Sunday, September 10, 2017

Hot on the Terrace

Yellowstone National Park is full of the most interesting and fascinating natural features, one of them being Mammoth Hot Springs in the Northwest corner of the park. Well, it's not just hot springs - it's terraces composed of travertine (calcium carbonate). I have just one word to describe them: spectacular.

Some areas look like snow or ice, frozen waterfalls. But no, there isn't anything that feels cold or only cool here. It's darn hot, baby!

Wyoming, especially so far north as Yellowstone, isn't known for hot weather, but here on the terraces shorts and t-shirts are the appropriate attire. Man, it was hot! No shade around here, of course.

The ground displayed bizarre formations.

Some of the terraces reached almost the backyards of the houses in the tiny village of Mammoth - almost.

The elk seem to love this area. They come here, lick the ground (probably mineral rich) and even lie down and take a nap. They weren't bothered by the heat at all. Perhaps they thought it's their personal outdoor sweat lodge.

Even though the main color here is white followed by orange, I could make out my favorite color combination of orange and turquoise in some places. Not quite as intense and vivid as the Grand Prismatic Spring but still quite fabulous.

And of course at the same time you can take in the stunning surroundings.

Due to the nature of this place there were a lot of dead trees.

Ever changing ground formations and bubbles on the water that tell about the heat of the hot springs (the hot water that feeds Mammoth, by the way, comes from the Norris Geyser Basin).

You can walk the terraces on boardwalks, and the Lower Terraces Area has the most spectacular views. This part is by far my favorite one.

Doesn't it look like ice and snow?

But it's the dead trees that fascinated me the most.

Yes, we sure needed a little break to take all this in. This is only a rather small part of Yellowstone, but full of awesomeness. You need to take your time to let it sink in.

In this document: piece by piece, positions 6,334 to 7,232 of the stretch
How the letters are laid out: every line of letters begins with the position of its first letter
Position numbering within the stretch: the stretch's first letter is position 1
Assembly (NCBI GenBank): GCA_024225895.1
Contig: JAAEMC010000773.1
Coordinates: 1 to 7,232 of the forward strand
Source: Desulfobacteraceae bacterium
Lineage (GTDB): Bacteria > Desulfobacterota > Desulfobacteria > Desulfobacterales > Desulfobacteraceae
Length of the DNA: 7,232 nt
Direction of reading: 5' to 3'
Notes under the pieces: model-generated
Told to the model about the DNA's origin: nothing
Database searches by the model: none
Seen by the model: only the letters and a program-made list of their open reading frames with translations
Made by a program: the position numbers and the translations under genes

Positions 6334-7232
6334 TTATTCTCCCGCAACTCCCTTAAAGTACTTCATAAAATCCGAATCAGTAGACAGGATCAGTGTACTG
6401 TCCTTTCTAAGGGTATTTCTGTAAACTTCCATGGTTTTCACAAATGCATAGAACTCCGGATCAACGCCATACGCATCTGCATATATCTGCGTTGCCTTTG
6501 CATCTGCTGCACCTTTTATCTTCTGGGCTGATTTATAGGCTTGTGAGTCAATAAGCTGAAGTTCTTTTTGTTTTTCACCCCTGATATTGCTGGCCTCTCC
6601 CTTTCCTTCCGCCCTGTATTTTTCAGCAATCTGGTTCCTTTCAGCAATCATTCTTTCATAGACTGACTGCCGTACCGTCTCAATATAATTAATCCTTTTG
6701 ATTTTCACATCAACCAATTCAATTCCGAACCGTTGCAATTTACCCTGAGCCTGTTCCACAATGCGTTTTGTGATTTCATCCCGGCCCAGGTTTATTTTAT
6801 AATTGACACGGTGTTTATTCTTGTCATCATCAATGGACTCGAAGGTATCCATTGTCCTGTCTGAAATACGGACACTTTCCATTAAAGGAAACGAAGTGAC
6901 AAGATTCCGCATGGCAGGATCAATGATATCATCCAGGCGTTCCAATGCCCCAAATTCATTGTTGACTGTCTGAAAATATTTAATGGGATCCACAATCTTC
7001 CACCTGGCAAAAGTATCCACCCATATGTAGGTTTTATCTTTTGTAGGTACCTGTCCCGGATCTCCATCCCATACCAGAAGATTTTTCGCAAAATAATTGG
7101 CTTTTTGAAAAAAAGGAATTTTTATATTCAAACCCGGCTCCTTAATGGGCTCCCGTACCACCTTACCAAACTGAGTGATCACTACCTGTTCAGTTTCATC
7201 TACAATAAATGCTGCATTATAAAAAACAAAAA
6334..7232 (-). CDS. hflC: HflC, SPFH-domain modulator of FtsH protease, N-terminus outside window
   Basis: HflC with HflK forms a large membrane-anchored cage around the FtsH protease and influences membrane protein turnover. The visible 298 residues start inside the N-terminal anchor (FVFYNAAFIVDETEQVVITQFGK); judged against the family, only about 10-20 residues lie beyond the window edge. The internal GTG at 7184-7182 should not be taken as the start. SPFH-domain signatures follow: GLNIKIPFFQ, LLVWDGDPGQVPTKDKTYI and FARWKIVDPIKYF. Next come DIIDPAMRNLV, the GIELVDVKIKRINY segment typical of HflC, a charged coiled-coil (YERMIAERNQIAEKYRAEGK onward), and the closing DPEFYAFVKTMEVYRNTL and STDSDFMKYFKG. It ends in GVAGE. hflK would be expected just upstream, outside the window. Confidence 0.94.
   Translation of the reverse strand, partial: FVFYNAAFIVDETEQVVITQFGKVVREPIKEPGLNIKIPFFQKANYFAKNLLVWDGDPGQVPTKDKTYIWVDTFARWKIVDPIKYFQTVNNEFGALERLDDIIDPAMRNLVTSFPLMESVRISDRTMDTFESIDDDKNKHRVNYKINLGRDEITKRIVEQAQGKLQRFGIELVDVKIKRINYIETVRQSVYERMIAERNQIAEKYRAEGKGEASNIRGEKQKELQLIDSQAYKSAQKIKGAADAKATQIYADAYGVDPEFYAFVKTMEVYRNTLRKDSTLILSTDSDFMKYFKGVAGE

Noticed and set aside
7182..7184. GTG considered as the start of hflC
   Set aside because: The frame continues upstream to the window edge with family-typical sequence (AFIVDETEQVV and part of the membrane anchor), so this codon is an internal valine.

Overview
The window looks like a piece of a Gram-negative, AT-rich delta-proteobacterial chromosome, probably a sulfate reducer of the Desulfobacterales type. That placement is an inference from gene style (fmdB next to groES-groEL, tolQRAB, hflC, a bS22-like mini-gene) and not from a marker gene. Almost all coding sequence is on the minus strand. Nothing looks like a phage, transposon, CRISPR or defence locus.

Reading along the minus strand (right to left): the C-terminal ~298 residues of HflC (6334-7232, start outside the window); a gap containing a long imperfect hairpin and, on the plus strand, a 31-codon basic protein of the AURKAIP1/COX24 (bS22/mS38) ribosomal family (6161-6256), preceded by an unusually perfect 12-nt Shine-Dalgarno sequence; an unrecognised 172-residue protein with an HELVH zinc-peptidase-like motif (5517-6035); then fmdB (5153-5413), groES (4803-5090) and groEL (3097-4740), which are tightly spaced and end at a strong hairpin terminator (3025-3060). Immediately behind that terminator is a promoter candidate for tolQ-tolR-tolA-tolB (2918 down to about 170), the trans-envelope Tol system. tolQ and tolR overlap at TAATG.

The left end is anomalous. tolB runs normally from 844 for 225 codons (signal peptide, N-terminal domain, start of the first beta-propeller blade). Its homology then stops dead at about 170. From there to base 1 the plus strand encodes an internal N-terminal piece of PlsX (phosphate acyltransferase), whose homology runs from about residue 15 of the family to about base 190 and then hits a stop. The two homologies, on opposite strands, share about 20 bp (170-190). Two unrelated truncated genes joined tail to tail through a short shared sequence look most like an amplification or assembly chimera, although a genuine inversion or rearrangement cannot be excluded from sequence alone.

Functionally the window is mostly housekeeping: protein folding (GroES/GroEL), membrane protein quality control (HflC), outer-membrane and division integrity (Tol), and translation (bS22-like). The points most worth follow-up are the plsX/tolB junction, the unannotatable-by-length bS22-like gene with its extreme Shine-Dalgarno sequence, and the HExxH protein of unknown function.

Elephant's Child said...

How very, very beautiful. It instantly reminded me of photos my partner took at Pamukhale in Turkey. Very similiar formations, very similar beauty. No elk though.
Thank you so much.

baili said...


Never saw this park displayed as magnificently as through your blog my friend!

your each photo speaks noticeably for you REMARKABLE talent of photography!
i really enjoyed this stunning virtual tour to yellowstone park dear

My name is Erika. said...

Wow. Your photos are spectacular. Yellowstone has some pretty spectacular geology.

Darla said...

Wonderful photo's. Some of the scenery looks like abstract paintings. Enjoyed the views.

Anonymous said...

What amazing scenery, just spectacular. Most amazing of all is the thought that something that looks so much like ice is created by hot springs!

Debby Ray said...

I have never been out west to experience anything like this. Your photos are absolutely stunning. Maybe I will get there one day!

Red Rose Alley said...

Yes, it does look like ice and snow! I can't believe how hot it really was when you visited. I've always wanted to see Yellowstone National Park. It looks incredible, Carola. What a cool Elk picture. The "bubbles" picture is awesome. So glad you got to experience this wonderful place. It's definitely on my list of places to see.


krishna said...

So incredible..

Seraphinas Phantasie said...

Hello Carola,
spectacular photos of this fabulous area. Stunning views and pics.
Best regards, Synöve

Thunder Rose said...

Awesome pictures!

Jeanie said...

These are stunning. They look like frozen waterfalls. I've never been there but certainly this is something I'd love to see in person.

Magic Love Crow said...

Wow!! Wow!! Truly fascinating!! Wow!! I don't know what to say! Thank you for sharing such amazing pictures! Big Hugs!

Sarah Huizenga said...

It sure does look like ice and snow. Reminds me of Lake Superior in Michigan's upper peninsula.

Suburban Girl said...

This looks like it is from another planet!